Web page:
1U.S. Rules Out Dam Removal for Salmon Recovery
- Dec 2, 2004U.S. Rules Out Dam Removal for Salmon Recovery
Wed Dec 1,10:40 PM ET
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ASHLAND, Ore. (Reuters) - A Bush administration decision to eliminate
the possibility of removing dams to save endangered U.S. Pacific
Northwest salmon species is a huge blow to protection efforts, an
environmental group said on Wednesday.
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"The decision is a giant setback, essentially it is a plan for
extinction," said Todd True, an attorney for the EarthJustice law firm.
The National Oceanographic and Atmospheric Administration on Tuesday
found that hydroelectric dams on the Columbia and Lower Snake rivers
were built before a dozen salmon species were listed under the
Endangered Species Act of 1973.
Therefore they are "pre-existing conditions" and part of the basic
NOAA said that other steps would protect salmon such as the
construction of spillway weirs and physically transporting juvenile
fish around the dams.
True scoffed at the government measures.
"Those removable spillway weirs and other gizmos simply will not make
extinction happen any faster -- species recovery was never even part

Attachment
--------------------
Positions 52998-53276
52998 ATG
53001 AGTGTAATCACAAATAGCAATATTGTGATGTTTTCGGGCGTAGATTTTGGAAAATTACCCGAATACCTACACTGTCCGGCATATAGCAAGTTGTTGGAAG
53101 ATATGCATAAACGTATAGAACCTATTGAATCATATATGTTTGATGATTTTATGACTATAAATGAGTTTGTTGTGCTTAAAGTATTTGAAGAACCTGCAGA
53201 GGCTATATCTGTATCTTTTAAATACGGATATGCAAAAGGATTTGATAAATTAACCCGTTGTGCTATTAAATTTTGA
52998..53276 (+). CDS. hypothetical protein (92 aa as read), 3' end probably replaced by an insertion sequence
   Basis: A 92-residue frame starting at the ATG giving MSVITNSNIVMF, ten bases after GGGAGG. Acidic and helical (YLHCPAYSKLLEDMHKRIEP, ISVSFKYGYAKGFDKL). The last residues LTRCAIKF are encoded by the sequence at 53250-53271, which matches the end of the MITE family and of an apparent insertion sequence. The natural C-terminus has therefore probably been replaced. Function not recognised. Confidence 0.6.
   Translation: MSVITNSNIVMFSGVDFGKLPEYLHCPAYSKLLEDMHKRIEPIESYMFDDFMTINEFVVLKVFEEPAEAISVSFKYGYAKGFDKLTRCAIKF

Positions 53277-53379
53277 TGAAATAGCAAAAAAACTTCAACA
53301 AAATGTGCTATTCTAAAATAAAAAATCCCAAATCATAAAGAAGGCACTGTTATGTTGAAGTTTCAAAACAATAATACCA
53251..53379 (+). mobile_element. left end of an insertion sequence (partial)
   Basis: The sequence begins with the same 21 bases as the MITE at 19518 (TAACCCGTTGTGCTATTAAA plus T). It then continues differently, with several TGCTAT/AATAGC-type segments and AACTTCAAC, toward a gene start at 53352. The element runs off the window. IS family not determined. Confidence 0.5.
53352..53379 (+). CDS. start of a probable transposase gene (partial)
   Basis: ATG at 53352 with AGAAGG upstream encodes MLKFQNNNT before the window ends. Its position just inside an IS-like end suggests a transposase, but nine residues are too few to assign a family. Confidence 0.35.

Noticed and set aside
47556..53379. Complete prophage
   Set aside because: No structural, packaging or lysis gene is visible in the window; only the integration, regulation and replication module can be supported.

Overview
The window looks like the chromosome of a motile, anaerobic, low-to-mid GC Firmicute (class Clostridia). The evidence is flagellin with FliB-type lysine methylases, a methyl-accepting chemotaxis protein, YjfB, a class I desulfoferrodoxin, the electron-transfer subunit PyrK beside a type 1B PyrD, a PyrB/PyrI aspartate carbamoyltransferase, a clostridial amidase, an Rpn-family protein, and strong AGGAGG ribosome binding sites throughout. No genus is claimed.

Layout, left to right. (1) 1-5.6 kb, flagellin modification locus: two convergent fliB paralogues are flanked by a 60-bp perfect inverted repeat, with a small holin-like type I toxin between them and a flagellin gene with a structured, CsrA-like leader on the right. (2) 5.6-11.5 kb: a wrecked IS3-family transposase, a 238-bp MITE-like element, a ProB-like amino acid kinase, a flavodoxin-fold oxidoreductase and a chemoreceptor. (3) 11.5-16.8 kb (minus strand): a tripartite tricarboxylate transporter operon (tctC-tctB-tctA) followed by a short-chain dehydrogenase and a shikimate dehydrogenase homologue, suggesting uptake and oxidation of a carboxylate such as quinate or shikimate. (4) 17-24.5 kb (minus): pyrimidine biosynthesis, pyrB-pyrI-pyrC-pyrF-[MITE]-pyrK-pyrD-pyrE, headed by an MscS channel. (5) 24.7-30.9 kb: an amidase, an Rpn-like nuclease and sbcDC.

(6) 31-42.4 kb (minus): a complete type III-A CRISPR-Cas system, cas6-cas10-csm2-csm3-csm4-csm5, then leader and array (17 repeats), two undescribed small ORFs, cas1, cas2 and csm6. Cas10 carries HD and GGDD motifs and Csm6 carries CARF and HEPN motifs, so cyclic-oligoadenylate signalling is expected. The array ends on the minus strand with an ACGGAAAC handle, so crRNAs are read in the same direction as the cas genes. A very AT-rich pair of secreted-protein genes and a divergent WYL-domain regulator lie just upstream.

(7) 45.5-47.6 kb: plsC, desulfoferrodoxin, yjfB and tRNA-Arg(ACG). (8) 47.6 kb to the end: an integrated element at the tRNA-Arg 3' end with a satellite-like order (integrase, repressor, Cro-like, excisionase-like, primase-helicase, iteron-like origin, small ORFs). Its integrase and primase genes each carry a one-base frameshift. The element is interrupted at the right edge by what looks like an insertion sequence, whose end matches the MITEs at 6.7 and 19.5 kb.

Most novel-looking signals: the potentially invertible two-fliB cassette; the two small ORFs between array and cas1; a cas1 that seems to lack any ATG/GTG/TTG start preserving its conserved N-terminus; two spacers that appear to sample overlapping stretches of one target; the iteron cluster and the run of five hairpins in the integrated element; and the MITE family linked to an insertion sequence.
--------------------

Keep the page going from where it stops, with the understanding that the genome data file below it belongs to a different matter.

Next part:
of the equation," he said.
The decision effectively reverses a Clinton administration ruling in
2000 that permitted dam removal as a last resort for salmon recovery.
Brian Gorman, a spokesman for NOAA Fisheries, said environmentalists
have focused on dam breaching even though NOAA cannot order that of
the dam operators.
"It was never really considered -- only mentioned as an option in
2000," Gorman said. "Now we are more confident that our provisions
will sufficiently protect fish so dam breaching doesn't even enter
into the equation."
Also this week, NOAA unveiled a proposal to reduce federally protected
salmon habitat by 80 percent. Under the plan, it would be easier to
develop land along streams and rivers as well as areas of Puget Sound.
It follows a lawsuit filed by groups including the National
Association of Home Builders and the Building Industry Association of
They argued that the previous administration had allowed blanket
protection of all salmon habitats -- about 150,000 square miles --
without biological basis.